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Venezuela says Chavez is improving

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Story highlights

  • High-ranking officials visit Cuba, where the president is undergoing cancer treatment
  • "The general medical evolution has been favorable," the government says
  • Venezuelan President Hugo Chavez, 58, has not been seen in public for weeks
A lung infection afflicting Venezuelan President Hugo Chavez is controlled, and his health is progressing positively, the government said Sunday.
"In spite of the delicate state of his health ... the general medical evolution has been favorable in recent days," it said in a statement that was published by state news.
The government added that the president, who is undergoing cancer treatment in Cuba, is conscious and in contact with his family and his political and medical advisers.
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Chavez, 58, has not made a public appearance since doctors operated on him a month ago. The long absence is not typical of the loquacious leader, who missed his own inauguration last week.
After the operation, a government spokesman said Chavez was battling a severe lung infection that caused respiratory failure. Though the infection is controlled, the president will continue to require "specific measures to solve respiratory insufficiency," read the Sunday statement.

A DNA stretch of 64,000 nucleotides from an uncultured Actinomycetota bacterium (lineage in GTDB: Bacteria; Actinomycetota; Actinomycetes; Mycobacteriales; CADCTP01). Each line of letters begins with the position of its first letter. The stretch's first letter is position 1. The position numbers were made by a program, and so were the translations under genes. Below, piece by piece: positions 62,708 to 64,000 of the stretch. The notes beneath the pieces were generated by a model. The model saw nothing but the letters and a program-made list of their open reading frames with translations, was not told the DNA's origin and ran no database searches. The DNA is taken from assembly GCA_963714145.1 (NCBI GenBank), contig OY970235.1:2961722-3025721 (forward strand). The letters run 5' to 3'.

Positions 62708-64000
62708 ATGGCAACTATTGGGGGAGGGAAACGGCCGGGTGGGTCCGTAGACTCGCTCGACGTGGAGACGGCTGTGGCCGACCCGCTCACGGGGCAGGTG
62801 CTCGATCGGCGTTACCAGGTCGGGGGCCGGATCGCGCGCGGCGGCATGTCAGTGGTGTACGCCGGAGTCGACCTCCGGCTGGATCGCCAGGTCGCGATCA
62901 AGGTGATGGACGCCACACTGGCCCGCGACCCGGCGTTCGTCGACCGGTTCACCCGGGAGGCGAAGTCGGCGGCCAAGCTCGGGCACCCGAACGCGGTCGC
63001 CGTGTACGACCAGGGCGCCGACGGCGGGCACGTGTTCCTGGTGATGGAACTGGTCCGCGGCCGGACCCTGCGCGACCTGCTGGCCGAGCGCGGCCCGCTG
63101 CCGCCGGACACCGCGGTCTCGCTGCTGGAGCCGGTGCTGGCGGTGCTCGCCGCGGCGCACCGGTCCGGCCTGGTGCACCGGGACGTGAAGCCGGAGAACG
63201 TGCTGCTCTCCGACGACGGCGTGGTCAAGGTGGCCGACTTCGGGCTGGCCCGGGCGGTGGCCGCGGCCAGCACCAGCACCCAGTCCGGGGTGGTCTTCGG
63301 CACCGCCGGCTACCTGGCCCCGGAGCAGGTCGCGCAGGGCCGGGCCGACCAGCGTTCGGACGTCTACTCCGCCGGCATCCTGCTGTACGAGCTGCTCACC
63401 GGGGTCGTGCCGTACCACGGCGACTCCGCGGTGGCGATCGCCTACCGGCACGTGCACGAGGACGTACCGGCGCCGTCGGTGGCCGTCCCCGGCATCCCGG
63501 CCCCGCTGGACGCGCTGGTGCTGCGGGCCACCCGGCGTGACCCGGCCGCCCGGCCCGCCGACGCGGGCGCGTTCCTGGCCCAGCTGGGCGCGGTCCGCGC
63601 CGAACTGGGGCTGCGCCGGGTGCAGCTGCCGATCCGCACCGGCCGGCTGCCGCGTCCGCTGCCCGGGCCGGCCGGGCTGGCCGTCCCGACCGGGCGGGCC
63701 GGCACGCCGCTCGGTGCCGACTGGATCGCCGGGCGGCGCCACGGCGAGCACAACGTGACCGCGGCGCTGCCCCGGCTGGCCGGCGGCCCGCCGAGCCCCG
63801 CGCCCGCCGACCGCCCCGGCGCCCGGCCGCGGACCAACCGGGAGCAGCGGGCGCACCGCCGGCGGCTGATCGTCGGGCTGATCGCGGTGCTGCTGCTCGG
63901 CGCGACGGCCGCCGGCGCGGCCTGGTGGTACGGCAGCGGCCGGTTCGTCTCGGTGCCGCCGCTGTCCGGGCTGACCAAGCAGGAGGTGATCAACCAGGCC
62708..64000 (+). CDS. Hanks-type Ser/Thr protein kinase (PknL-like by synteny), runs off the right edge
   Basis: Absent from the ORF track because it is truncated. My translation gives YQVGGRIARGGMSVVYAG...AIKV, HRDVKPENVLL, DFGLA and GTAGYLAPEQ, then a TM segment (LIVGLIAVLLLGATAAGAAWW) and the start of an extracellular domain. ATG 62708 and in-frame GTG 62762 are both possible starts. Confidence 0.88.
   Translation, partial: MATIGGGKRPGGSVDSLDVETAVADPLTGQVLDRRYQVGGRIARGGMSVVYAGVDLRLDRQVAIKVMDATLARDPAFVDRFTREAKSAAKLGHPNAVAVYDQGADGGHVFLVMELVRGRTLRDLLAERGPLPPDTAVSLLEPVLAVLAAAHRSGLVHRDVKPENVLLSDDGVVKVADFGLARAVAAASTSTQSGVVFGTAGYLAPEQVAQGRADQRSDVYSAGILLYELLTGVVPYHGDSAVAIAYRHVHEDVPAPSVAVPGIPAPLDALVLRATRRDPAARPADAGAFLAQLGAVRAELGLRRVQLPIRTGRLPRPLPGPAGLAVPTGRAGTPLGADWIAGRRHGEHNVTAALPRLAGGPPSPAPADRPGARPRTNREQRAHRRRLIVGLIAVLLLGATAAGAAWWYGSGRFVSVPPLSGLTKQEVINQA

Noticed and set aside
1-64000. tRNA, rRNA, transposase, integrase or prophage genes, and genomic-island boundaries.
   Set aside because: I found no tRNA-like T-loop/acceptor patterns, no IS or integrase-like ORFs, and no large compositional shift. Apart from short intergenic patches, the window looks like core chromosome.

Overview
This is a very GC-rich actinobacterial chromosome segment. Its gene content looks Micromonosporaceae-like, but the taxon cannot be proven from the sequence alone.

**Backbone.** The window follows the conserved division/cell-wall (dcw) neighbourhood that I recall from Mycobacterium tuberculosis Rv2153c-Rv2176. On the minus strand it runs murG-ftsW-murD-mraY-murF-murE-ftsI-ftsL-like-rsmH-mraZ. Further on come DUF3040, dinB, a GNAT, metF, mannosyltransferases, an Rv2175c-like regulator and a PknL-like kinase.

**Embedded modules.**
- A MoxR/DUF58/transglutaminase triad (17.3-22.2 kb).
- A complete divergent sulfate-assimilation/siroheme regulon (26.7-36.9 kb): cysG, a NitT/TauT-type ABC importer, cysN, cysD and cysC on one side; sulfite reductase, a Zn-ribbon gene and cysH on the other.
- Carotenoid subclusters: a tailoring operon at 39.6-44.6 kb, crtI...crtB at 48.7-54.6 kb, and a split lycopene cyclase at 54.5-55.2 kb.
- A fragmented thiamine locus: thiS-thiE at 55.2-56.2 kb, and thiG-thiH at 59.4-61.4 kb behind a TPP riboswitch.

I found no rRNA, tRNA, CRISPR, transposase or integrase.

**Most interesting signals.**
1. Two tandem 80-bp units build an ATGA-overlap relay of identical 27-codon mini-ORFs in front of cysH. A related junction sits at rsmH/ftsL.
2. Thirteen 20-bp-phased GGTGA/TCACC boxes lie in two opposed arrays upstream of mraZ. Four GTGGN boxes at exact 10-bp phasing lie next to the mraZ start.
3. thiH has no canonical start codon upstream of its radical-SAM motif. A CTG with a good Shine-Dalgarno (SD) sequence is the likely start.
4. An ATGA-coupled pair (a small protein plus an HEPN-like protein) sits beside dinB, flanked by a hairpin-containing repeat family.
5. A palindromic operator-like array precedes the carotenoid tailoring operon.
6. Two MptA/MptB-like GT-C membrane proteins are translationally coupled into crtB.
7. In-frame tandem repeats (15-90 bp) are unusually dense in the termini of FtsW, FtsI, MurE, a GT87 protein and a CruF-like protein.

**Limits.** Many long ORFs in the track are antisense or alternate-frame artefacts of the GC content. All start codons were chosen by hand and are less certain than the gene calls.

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The communique came the same weekend various high-level officials visited Cuba, including Venezuelan Vice President Nicolas Maduro; Diosdado Cabello, the head of the National Assembly; and Oil and Mining Minister Rafael Ramirez, state news reported.
Before he left for Cuba, Chavez said he wanted Maduro to assume the presidency if he becomes incapacitated and called on voters to support him at the polls.
On Thursday, the day of the missed inauguration ceremony, Maduro asked supporters of the president to take an oath of "absolute loyalty to the leadership of Comandante Hugo Chavez."
Neither Chavez nor the government has said what type of cancer he has, and speculation about his health has surged in recent weeks. Opposition politicians have decried the lack of transparency.
After a recent trip to Cuba, the president's older brother, Adan Chavez, dismissed rumors Chavez was in a coma and that his family was discussing the possibility of taking him off life support.
"We are sure that with the support of God, science and the people, our president will emerge from this new battle," the brother said.